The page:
What’s Eating Up My Internet Bandwidth?
Do you often find that you hit your bandwidth limit much quicker than expected? Whilst basic surfing i.e. visiting websites, sending and receiving emails (without attachments) does not normally involve transferring large amounts of data, some activities do and it is those that could well be eating away at your usage limit.
Examples of data heavy activities include:
• Sharing files using peer to peer software
• Streaming video files
• Communicating via webcam using programs like Skype
• Downloading films and music
• Audio streaming
• Playing network games
If you (or your users) carry out these activities on a regular basis and you have a low usage limit, it’s likely that you will exceed this every month. The solution is either to cut down on your internet usage or pay a little extra each month to raise your usage limit or to get a better line.
Want to stop going over your broadband limit? Look out for killer applications that could be eating it up!
Killer applications to look out for
It’s also worth considering the types of applications you use. Some applications are known to be internet usage killers. One example is Dropbox, a powerful tool for synchronising files between devices and creating online back-ups. The problem is that Dropbox has a tendency to take over your bandwidth and slow down your internet experience. This can be especially true if you already have a slow internet connection.
However, it’s not all bad news…
There are a number of things you can do to prevent this, such as controlling how much bandwidth the application can use when downloading a file. You can also use the LAN sync feature, which lets you synchronise between multiple devices over your own network, instead of consuming large amounts of bandwidth from your Internet Service Provider. Instead of downloading the files again, Dropbox will simply sync your devices on the same network to fetch and retrieve them.
Business internet usage
It’s not just personal users that have to keep on top of their internet usage but businesses too, and with so many staff to monitor it can often be difficult to identify who’s doing what and when. The good news is that there are tools that can help, some of these being GFI WebMonitor and Grant McGregor’s Managed Web Protection Services.
Tools for monitoring and controlling internet usage
One of the easiest ways to monitor and control your internet usage is to invest in software like GFI WebMonitor. This software comes with WebInsights, a feature that intelligently monitors web activity. By using WebInsights, IT admins can access unique insights about their company’s web activity and the tools they need to control network abuse and other abnormalities.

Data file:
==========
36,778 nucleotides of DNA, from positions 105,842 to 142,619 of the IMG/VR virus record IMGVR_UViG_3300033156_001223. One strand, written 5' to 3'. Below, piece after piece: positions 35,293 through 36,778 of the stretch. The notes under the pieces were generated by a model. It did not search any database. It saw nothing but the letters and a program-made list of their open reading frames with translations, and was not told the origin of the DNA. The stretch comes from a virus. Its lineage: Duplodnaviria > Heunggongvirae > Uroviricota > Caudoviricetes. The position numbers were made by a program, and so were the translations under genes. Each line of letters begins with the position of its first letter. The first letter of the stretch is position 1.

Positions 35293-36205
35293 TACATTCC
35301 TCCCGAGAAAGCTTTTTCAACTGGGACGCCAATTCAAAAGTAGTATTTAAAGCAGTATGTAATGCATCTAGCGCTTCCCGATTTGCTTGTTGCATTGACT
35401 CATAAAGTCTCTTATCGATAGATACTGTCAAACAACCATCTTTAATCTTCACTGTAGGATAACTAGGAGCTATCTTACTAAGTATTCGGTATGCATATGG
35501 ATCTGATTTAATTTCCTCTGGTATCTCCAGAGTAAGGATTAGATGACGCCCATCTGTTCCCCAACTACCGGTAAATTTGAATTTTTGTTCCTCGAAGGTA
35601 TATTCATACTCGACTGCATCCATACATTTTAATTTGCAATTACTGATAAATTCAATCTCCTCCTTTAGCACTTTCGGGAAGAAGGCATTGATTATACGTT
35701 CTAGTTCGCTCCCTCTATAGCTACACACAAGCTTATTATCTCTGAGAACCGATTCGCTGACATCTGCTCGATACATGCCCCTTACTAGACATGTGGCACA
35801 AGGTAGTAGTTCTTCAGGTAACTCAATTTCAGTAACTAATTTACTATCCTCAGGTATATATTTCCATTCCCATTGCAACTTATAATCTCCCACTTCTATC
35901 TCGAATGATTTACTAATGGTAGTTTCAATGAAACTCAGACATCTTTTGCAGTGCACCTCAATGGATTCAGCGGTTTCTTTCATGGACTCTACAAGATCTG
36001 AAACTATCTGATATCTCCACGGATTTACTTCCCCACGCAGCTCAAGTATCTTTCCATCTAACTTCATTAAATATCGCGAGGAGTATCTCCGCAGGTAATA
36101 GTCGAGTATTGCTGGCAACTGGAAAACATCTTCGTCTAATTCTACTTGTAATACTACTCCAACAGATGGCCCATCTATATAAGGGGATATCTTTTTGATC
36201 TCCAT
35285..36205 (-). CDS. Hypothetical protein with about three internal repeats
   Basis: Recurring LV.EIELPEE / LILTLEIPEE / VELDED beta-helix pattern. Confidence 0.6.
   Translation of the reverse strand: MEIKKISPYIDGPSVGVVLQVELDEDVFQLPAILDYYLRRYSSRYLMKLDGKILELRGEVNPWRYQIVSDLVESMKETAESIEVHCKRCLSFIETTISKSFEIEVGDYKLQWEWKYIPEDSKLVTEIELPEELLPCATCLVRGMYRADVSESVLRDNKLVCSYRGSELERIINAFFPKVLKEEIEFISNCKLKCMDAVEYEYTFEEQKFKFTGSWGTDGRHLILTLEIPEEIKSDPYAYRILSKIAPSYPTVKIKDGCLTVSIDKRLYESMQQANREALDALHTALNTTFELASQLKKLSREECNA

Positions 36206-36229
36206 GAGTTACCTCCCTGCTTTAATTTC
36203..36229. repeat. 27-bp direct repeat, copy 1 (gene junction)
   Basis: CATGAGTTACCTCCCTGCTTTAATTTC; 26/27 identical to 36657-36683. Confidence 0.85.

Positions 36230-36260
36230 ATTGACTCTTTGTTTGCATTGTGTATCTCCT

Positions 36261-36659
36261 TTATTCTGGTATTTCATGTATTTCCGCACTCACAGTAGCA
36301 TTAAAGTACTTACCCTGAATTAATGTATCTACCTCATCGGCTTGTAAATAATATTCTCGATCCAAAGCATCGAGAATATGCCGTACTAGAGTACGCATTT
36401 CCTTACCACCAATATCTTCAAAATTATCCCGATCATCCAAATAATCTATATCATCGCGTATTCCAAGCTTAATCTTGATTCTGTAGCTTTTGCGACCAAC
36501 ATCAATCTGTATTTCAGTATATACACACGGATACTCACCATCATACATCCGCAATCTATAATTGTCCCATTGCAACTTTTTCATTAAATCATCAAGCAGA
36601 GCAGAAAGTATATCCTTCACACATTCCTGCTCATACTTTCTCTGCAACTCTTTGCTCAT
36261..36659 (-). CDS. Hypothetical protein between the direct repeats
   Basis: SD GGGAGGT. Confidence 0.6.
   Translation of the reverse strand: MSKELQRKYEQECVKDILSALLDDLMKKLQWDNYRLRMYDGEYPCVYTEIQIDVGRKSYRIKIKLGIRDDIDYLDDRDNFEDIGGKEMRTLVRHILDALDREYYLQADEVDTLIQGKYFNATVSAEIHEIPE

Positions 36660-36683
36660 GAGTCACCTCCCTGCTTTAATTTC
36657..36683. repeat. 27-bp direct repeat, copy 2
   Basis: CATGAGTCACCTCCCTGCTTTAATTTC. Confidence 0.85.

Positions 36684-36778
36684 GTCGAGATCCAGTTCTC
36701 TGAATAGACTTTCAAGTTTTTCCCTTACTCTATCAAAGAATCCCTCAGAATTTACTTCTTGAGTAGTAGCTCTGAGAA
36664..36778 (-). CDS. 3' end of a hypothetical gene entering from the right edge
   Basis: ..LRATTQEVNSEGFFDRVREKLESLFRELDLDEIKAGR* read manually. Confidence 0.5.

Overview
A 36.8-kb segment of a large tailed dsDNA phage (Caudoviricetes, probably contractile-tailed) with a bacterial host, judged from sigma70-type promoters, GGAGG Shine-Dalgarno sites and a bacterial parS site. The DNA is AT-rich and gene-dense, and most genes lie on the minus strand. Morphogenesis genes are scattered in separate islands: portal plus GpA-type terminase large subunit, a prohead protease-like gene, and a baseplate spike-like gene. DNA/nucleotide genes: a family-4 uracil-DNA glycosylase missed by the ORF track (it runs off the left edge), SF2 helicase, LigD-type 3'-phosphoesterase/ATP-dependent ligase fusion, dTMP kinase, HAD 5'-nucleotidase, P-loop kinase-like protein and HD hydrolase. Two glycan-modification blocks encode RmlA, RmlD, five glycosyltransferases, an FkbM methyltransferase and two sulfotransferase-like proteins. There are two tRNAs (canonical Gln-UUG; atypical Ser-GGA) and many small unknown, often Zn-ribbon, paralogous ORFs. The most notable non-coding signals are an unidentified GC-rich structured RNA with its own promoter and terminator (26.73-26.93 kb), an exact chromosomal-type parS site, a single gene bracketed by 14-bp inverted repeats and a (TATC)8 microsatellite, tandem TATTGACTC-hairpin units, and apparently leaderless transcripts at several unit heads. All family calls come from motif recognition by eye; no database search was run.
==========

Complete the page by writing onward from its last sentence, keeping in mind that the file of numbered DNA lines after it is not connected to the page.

WebInsights works by collecting historical data of your business’s web activity and then creates a baseline in which it compares current data to. The tool collects three main categories of information; bandwidth consumption, security concerns and productivity loss areas. It then presents the IT admin with a set of analytics and reports which they can used to gain a complete picture of their company’s internet usage.
In addition to finding out how much bandwidth is being used and when, IT admins also have access to information such as who is using the bandwidth and the websites they are using. They can then use this information to either enforce new quotas on specific users or restrict their access. This can also be particularly useful for identifying machines containing malware. By pinpointing the infected machine, IT departments can save precious time and eliminate threats immediately.
Is it legal?
Businesses have the right to monitor employees’ email and internet use in the workplace, providing they can justify doing so. However, it is important that employers make employees aware that they’re being monitored and provide an explanation why. They should also have strict policies on how work computers should and should not be used. Only if an employer suspects an employee is breaking the law, can they monitor their usage without informing them; with the justification being that if the employee knew they were being monitored it would be difficult to detect the crime.
Image credit: thecrazyfilmgirl